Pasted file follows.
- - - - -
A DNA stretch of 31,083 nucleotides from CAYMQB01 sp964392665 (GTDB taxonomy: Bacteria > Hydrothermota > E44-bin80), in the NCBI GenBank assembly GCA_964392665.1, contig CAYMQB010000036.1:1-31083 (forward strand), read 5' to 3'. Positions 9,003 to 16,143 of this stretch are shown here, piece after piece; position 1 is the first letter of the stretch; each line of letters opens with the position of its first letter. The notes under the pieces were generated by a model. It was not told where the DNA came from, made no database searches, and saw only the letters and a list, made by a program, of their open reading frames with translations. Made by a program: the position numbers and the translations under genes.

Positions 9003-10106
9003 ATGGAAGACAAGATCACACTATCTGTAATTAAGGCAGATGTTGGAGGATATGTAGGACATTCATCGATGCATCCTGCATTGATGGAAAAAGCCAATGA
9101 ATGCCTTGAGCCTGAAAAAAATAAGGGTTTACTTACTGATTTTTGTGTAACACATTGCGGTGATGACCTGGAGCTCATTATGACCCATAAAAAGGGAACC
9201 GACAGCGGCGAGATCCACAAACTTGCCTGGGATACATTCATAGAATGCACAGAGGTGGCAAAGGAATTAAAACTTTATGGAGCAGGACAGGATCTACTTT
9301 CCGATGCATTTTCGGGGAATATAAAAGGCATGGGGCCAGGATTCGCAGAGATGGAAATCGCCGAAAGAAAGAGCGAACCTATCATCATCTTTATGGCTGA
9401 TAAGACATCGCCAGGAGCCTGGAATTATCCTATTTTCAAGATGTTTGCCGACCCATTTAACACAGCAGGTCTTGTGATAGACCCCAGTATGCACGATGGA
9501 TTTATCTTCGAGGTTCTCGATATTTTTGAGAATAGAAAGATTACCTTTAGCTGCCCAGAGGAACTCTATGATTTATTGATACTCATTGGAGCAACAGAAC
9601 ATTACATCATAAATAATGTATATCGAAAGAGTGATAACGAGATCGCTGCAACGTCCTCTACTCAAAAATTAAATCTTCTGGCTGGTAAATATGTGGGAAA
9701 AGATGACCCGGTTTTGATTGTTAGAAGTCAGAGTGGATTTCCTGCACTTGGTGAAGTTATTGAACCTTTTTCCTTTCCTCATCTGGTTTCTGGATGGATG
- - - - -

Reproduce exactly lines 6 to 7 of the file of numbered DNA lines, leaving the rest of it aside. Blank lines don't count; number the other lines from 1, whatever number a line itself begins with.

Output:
9301 CCGATGCATTTTCGGGGAATATAAAAGGCATGGGGCCAGGATTCGCAGAGATGGAAATCGCCGAAAGAAAGAGCGAACCTATCATCATCTTTATGGCTGA
9401 TAAGACATCGCCAGGAGCCTGGAATTATCCTATTTTCAAGATGTTTGCCGACCCATTTAACACAGCAGGTCTTGTGATAGACCCCAGTATGCACGATGGA